An Early Medieval Arms Embargo

25 July 864, Charles the Bald, then King of West Francia, issued the Edict of Pistres during a diet in Normandy. The so-called “capitulary” forbade trading the high quality Frankish weapons and horses to Vikings, as well as ordering the fortifying of towns and bridges over navigable rivers and commanding every man who owned a horse to serve in his new cavalry – one of the initials for the birth of French chivalry.

“Chivalry!---why, maiden, she is the nurse of pure and high affection---the stay of the oppressed, the redresser of grievances, the curb of the power of the tyrant ---Nobility were but an empty name without her, and liberty finds the best protection in her lance and her sword.” (Sir Walter Scott, “Ivanhoe”)

Frankish Cavalry from the mid-9th century (from the Zurich Psalter)

During the first half of the 9th century, Viking raids in East and Middle Francia had grown from being a bloody nuisance to a real threat. Not only coastal settlements were hit, the Norse sailed their sleek warships up the rivers Rhine and Meuse, Loire and Seine and sacked places like Cologne, Paris and Tours, with the various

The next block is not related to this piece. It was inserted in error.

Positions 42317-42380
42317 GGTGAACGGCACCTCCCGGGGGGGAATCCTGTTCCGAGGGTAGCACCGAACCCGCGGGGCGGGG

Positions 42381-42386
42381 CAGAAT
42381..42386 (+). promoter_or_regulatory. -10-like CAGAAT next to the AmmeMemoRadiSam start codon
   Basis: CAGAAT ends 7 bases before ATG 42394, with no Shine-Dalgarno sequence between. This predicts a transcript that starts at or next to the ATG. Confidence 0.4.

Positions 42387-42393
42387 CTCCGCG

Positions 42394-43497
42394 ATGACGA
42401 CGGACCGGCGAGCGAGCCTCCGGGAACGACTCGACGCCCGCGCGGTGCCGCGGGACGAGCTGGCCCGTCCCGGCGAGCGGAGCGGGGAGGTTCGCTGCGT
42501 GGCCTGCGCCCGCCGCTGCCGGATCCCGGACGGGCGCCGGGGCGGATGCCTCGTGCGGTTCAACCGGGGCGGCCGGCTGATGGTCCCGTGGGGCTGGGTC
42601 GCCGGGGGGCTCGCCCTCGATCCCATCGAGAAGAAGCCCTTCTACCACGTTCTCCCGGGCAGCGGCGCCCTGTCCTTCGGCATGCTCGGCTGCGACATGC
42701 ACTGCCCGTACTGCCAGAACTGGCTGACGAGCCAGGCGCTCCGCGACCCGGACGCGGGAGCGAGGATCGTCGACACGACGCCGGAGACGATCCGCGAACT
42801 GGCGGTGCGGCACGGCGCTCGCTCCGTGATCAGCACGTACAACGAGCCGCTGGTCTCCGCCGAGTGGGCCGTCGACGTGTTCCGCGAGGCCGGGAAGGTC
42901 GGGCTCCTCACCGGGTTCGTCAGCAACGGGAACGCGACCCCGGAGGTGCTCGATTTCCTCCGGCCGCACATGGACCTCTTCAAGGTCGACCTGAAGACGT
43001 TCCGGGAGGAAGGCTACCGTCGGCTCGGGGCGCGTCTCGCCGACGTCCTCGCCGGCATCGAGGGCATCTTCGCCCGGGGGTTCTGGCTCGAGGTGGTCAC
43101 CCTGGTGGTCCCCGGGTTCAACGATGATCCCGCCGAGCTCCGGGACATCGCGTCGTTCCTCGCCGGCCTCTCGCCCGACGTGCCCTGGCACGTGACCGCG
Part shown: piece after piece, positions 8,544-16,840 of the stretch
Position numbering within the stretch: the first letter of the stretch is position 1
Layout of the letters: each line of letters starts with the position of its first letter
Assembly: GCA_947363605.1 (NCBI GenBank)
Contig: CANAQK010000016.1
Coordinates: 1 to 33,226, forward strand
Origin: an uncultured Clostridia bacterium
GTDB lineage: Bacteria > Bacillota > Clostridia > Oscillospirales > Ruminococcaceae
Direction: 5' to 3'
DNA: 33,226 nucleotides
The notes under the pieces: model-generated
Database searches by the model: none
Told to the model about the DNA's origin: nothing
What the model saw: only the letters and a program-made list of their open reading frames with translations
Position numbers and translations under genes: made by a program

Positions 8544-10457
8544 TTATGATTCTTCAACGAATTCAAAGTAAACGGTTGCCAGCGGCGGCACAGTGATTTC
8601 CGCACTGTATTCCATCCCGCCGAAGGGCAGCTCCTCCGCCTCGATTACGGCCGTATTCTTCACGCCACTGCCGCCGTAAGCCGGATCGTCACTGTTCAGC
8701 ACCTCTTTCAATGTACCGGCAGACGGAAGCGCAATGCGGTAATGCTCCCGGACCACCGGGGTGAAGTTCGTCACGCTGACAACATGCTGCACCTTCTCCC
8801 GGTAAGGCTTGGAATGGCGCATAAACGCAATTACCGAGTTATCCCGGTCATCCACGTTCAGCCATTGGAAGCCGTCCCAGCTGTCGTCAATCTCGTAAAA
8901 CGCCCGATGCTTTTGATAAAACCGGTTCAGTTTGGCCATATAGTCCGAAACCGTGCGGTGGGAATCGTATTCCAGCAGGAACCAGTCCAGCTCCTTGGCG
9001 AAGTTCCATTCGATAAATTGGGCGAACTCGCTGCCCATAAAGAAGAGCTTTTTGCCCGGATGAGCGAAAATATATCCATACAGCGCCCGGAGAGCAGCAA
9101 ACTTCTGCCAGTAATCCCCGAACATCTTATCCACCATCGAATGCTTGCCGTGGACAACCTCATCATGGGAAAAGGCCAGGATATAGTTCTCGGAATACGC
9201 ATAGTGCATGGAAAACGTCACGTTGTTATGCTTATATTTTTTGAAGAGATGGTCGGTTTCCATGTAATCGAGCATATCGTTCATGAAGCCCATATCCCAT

Frankish armies usually fighting rather each other than the raiders.

Charles the Bald, Charlemagne’s recently crowned grandson, had to do something. The idea to let rich landholders arm themselves and their men and contribute to the defence of the kingdom instead of having a large standing army, wasn’t exactly new in the 860s, the foundations of feudalism had already been laid at least 100 years before by Charles Martell and Pepin, but somehow the idea did not really seemed to have put down roots in terms of organising a local defense.

Charles the Bald (823 - 877)

After the Edict of Pistres, however, easily assembled warbands of mounted, armoured and well-armed local nobility and their immediate retainers begun to fight back more or less efficiently, as well as fortifying not exactly the towns but their own strongholds and protecting his vassals – the basic idea of a medieval feudal lord, well armed living in a castle. The Viking Age did not end at all for the next two hundred years though and only 50 years later, the Norwegian warlord Hrolf Ragnvaldsson was enfeoffed with his own Dukedom and became Charles the Simple’s vassal Robert of Normandy – in order to stop him raiding.

If the Edict of Pistres with its arms embargo was actually a trade blockade against Norse merchants is open to debate, but would support the idea of a not only violent expansion of the Scandinavians during the Viking Age.

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